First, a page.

James Emery White: Christianity for Non-Christians

To have a conversation with a non-Christian, we must remember what it’s like to be lost.

James Emery White is the former president of Gordon-Conwell Theological Seminary and the founding and senior pastor of Mecklenburg Community Church in Charlotte, North Carolina. He is the author of several books, his most recent being Christianity for People Who Aren’t Christians: Uncommon Answers to Common Questions (Baker), which we discuss with him below.

I wasn’t raised in a churched home. I was raised in a very intellectual home by a father who was a scientist with a Ph.D. and a mother who was a school teacher. I did ask them at a very young age, “Why are we Christians?” We didn’t go to a church, but I knew that’s where they had landed. They weren’t Christians at the time, but they said they were. And they told me, “You’re welcome to look into it as much as you’d like and land wherever you want to land.” So it was a strange home: decisively unchurched, yet I was given reading from any number of Christian authors and was able to have these kinds of conversations. It affected me very profoundly even though I didn’t become a Christian until I was in my 20s. I knew it was okay to have doubt, to have spiritual exploration. Nobody was being insecure about that. And there was the sense that truth is out there. It wasn’t presented to me as simply finding the flavor I liked. I think that helped me pursue the intellectual side of things as well as the experiential.

My feet have always been in two camps, both academia and the church, as a seminary president and professor, and also as a pastor. I think it’s that blend of those two worlds, of the head and the heart, if you will, that is so important in terms of presenting Christianity to this world. Because people need both. There are a whole lot of questions people have for Christianity that are not at all intellectual, and that’s the problem with just straight-up apologetics. It’s why some of the questions that are being raised today aren’t answered by traditional apologetics.

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More than 70% of Meck’s [Mecklenburg Community Church’s] growth is coming from the unchurched, so this is all we do. These are all the conversations I have throughout a week with people who come from an unchurched and/or a skeptical background. For me, this is not academic. I wasn’t raised in the church, so I very much remember what it’s like being lost and the questions and feelings you have. What it’s like to go to church for the first time and how weird that is. And I know how important it was for the Christian friends in my life to reach out to me, and the role of people and intellect and experience in my faith journey. Evangelism is a passion for me. Our mission to reach the unchurched is a passion for me. And I suppose you could say Meck has been something of a living laboratory.

When a church is effective at reaching the unchurched, it’s happening as part of the church’s culture, its DNA. It’s the people in the church actively creating and investing in these relationships, having these conversations, inviting their friends. I think a lot of churches are looking for a silver bullet in terms of reaching the unchurched, and Jesus already gave us the silver bullet: a church that is filled with loving relationships. It’s John 17. He said, if the church could pull off being one, being unified, if you could love one another, it would arrest the world’s attention. It is the one thing that is the unanswerable argument. It is the ultimate apologetic.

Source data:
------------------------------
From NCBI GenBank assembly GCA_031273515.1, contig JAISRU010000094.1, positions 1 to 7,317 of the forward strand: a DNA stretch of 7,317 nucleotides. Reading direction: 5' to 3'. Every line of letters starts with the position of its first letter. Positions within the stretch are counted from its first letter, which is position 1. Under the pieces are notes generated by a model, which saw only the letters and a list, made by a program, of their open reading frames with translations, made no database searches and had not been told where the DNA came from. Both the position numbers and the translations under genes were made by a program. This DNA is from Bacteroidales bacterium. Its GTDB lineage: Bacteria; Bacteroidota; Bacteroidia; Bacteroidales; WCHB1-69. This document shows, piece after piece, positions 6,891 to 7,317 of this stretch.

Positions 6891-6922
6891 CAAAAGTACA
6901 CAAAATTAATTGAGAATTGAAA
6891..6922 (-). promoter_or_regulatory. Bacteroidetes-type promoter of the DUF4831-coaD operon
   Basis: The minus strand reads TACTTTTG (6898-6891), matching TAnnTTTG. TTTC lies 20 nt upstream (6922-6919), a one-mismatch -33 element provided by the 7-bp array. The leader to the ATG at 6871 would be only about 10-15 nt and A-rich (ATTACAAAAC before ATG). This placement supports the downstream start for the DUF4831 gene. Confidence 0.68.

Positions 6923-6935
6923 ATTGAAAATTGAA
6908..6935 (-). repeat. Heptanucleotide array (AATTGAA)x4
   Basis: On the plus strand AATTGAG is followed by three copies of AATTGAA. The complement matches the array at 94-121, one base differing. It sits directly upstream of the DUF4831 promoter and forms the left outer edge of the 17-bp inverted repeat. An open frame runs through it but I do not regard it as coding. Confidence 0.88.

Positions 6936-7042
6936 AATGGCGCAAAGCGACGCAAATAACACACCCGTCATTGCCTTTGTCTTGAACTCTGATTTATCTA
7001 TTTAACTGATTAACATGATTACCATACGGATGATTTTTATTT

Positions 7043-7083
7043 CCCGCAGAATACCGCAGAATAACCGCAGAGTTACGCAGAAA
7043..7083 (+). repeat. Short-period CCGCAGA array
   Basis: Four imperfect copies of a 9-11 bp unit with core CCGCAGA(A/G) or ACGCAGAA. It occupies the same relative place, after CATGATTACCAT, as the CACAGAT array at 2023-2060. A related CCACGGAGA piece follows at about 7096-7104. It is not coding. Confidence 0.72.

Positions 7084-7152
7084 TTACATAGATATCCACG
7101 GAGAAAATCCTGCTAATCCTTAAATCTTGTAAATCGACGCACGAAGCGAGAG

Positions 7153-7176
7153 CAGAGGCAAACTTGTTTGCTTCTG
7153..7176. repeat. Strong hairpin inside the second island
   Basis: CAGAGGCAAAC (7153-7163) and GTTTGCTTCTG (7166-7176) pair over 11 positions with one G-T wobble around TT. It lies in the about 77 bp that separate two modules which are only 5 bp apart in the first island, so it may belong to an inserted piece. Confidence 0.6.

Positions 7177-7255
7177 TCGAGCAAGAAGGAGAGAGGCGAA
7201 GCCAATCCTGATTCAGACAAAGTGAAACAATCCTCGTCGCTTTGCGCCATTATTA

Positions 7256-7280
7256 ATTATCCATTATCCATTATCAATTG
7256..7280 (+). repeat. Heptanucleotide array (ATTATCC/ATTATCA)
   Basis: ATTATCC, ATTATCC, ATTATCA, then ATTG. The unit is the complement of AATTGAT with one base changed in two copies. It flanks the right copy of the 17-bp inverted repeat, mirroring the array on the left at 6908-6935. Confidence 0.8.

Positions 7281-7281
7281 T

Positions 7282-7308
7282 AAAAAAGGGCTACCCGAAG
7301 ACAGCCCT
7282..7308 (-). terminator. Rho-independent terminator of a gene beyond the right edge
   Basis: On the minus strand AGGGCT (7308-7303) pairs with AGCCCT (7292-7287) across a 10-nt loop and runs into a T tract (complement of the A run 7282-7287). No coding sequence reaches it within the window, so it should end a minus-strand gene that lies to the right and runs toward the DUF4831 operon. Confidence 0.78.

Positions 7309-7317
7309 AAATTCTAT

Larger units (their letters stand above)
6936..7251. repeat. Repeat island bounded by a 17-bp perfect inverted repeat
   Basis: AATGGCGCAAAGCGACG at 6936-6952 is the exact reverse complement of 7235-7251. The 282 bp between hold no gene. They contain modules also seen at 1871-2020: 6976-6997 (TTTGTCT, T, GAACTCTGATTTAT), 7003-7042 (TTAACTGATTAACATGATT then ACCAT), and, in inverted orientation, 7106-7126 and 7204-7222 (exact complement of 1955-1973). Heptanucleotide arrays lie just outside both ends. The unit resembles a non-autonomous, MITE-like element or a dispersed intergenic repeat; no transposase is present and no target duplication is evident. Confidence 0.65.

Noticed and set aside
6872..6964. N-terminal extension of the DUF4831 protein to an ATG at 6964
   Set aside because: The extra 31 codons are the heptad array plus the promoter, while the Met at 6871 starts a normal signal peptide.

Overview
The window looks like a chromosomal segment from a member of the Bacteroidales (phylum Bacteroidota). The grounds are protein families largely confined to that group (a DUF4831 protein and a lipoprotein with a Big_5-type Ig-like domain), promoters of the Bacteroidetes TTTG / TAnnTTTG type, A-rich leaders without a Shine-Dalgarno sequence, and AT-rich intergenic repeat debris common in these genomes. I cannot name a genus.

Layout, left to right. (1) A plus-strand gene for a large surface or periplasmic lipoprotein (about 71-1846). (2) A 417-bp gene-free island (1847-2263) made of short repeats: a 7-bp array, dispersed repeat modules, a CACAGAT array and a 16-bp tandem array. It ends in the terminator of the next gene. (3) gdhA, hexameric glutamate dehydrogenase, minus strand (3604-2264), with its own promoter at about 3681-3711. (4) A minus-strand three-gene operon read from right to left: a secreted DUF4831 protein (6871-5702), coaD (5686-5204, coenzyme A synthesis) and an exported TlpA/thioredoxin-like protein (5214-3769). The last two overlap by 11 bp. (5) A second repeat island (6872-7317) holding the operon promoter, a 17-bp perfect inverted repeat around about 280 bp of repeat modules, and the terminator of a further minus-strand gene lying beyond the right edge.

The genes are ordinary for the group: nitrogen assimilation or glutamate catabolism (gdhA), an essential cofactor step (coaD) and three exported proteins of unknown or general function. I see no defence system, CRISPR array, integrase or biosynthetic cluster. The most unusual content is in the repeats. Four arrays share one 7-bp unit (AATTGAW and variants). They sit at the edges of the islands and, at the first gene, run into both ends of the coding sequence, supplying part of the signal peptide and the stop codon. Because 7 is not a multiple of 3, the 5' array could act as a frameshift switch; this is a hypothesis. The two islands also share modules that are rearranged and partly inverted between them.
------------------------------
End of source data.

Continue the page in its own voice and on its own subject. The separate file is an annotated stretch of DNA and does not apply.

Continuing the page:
We have something called the Meck Institute. It’s kind of the discipleship arm of our church filled with classes on evangelism and apologetics and how to develop relationships with non-Christians. Studies have shown that most evangelicals don’t have many non-Christian friends. And non-Christians, when asked, say they can’t even name an evangelical they know. So there’s obviously a relational breakdown. We can do better. We’re answering questions they’re not asking, and a lot of the answers we’re giving aren’t particularly helpful, or they’re extremely dated.

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Most of apologetics within the Christian community has been focused on enlightenment-based questions, and we give enlightenment-based answers. It’s a different world now, and we’re asking different questions. It’s decisively post-Christian, which means it’s biblically and spiritually illiterate. So the heart of apologetics today, the heart of evangelism today, has really shifted from evidence—although that’s important—to explanation. It’s not simply, Here’s why the Bible is true, or You can have confidence in its historical record. It’s also, Hey, this is a Bible. That’s the shift that is so often missed. We’re used to taking an Acts 2 approach, which is Peter in front of the God-fearing Jews in Jerusalem, and all their background knowledge. We need to move toward an Acts 17 approach, which is Paul on Mars Hill, where he had to start with them knowing nothing. He took a radically different approach than Peter did. Paul started all the way back at creation and worked his way forward, and it took him a long time to get to Jesus. That’s the new day.

We have to remember what it’s like to be lost in order to really have a conversation with someone who doesn’t know what we know, who only knows what culture has taught them. They’re generally very bright people. Their questions are reasonable. And if we would just be willing to engage them in conversation and explanation and treat them with respect and their questions with honor, we’d find that the Holy Spirit shows up and has a field day. You can run fast and deep with people. You just have to know how to take them on the journey with you.